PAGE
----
There’s a Remain majority in Britain, says ANDREW ADONIS. But in the end Jeremy Corbyn once more stood in the way of demonstrating it.
We just had the second referendum – but it was a second referendum on Corbyn, not on Brexit, which is why we lost. There was a Remain majority in the country. But there was a bigger and deeper anti-Corbyn majority, which took precedence. Particularly as the second Remain party, the Lib Dems, ran more strongly against Corbyn than Johnson, yet was too weak and hare-brained under Swinson to take the lead itself.
There were differential swings in Leave and Remain areas, with spectacular Tory gains in the Midlands and the north. That Canterbury and Putney should have Labour MPs, while Bolsover and Sedgefield have Tories, is a spectacular redrawing of the representational map of England.
But the Labour vote fell in both Leave and Remain areas – it just fell more, and from a lower base, outside London and university cities in the south. In all categories of constituency, according to exit polls, the biggest factor in Labour’s defeat was Corbyn; the second, Labour’s ludicrous everything-you-ever-wished-for manifesto; and only third Brexit, where the problem was more one of fudge than Leave or Remain.
The election was essentially a choice between Johnson ‘GET BREXIT DONE’ and Corbyn ‘PUT ME IN DOWNING STREET WITH THE IRA AND YOUR LIFE’S SAVINGS WHILE I SIT IT OUT ON BREXIT AND ANTI-SEMITISM’. Which wasn’t much of a contest.
I found this day after day on the doorstep. I had multiple more conversations about Corbyn, and why he simply could not be prime minister, than about Brexit, in both Leave and Remain seats. And I had more conversations about Corbyn’s past support for the IRA and terrorists than any other single issue.
But it wasn’t just Corbyn’s personal unfitness. Corbynism, as well as Corbyn, lost the election. Hundreds of billions were thrown about in all directions, including pointless nationalisations and £60 billion on a pension compensation scheme which largely helped the better off and wasn’t even in Labour’s “carefully costed” manifesto. Come back Tony Blair, all is forgiven. When Corbyn people say “the problem is deeper than Corbyn” they are half right. It wasn’t just Corbyn. It was the fact that he was imposed by unaccountable activists, then reimposed after Labour’s elected MPs declared him unfit for all the reasons the voters have now endorsed. I stayed in the Labour Party, despite this, because of my loyalty to a movement which, alone, can provide a democratic socialist alternative to the Tories in our first-past-the-post electoral system; and which, at the head of a broad political and social coalition, was the only way to stop Brexit.
With better tactical leadership of both Labour and the Lib Dems we could have stopped Brexit, even with Corbyn. But it had to be tactics to get to a People’s Vote on Brexit before an election on Corbyn. If we had stopped Brexit, as I believe we would have done by this means, then there was a good chance Corbyn would never have made it to an election.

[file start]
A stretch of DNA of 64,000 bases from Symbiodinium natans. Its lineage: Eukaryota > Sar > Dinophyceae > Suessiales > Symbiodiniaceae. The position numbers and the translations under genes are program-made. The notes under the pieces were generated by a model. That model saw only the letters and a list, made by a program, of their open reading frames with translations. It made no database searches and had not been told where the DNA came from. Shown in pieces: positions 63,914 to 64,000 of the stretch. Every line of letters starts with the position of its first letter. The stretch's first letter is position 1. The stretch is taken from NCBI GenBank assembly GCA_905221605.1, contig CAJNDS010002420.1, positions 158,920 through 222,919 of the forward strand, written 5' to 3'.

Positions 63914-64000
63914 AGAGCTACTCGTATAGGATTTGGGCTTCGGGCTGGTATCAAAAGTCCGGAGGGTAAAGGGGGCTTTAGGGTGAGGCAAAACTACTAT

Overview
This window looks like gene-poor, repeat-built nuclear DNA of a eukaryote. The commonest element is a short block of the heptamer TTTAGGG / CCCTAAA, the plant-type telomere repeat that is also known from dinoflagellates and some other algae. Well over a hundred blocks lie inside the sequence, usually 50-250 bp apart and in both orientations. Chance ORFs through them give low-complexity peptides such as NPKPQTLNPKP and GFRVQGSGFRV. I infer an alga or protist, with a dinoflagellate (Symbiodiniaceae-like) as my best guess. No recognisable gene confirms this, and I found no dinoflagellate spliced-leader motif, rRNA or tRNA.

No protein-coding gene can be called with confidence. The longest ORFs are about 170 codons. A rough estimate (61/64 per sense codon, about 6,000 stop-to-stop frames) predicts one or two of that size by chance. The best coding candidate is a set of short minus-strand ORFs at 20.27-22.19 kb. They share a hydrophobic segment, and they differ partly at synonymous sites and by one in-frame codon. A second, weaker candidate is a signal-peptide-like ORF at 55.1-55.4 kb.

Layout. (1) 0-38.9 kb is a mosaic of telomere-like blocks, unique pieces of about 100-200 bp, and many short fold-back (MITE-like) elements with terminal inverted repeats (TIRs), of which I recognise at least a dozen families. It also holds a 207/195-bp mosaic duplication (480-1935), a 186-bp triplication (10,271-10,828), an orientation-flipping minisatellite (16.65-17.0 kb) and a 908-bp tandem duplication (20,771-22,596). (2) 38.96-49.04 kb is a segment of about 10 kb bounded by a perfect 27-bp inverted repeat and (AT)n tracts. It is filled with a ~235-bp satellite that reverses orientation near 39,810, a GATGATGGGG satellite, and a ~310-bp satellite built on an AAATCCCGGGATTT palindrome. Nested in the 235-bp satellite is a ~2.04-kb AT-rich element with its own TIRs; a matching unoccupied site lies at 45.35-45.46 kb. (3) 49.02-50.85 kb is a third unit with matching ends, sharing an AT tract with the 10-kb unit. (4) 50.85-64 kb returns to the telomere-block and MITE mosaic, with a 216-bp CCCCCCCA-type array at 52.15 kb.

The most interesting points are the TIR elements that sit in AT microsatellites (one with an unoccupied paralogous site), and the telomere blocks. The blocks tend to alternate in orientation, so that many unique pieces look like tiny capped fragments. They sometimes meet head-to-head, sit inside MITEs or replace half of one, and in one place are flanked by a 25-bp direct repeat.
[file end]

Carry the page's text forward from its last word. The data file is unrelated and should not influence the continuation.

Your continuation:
But at the critical moment this October, when we were staring no-deal in the face and could have mustered a parliamentary majority for an emergency government to hold a Brexit referendum, Swinson had delusions of outright electoral victory for the Lib Dems and put party before country.
It is important to establish all this so that a myth does not take hold that Brexit was inevitable. It was the fruit of chronically bad leadership, not the hand of fate and fortune. Brexit will now happen at the end of January. So the question is whether Remain becomes Rejoin. I believe it will in time. The economic, political and strategic arguments about Britain’s place in Europe and the world, and how we are going to earn a living in the 21st century, have not changed. When Rejoin becomes viable, I can’t judge the day after the Corbyn catastrophe, especially as we still don’t know what Leave means. At least a year of intense debate inside the Tory party now ensues as to whether Brexit will be hard or soft. If it is hard, it will probably fail sooner than if it is soft.
Much clearer are two more immediate consequences of the Johnson Brexit. The triumph of the SNP makes the future of the UK highly problematic, even as Johnson refuses to grant a second independence referendum. The future of the union with Northern Ireland is equally unpredictable with the serious defeats for the DUP, particularly in Belfast. The advances for the SDLP and the cross-community Alliance party are equally significant. Sinn Féin’s vote actually fell more than any other party, including the DUP, while Alliance increased its share most. A united Ireland by consent looks ever more realistic. There is a great Japanese proverb: In politics, an inch ahead is darkness. Rarely has it been darker than on the eve of Christmas 2019.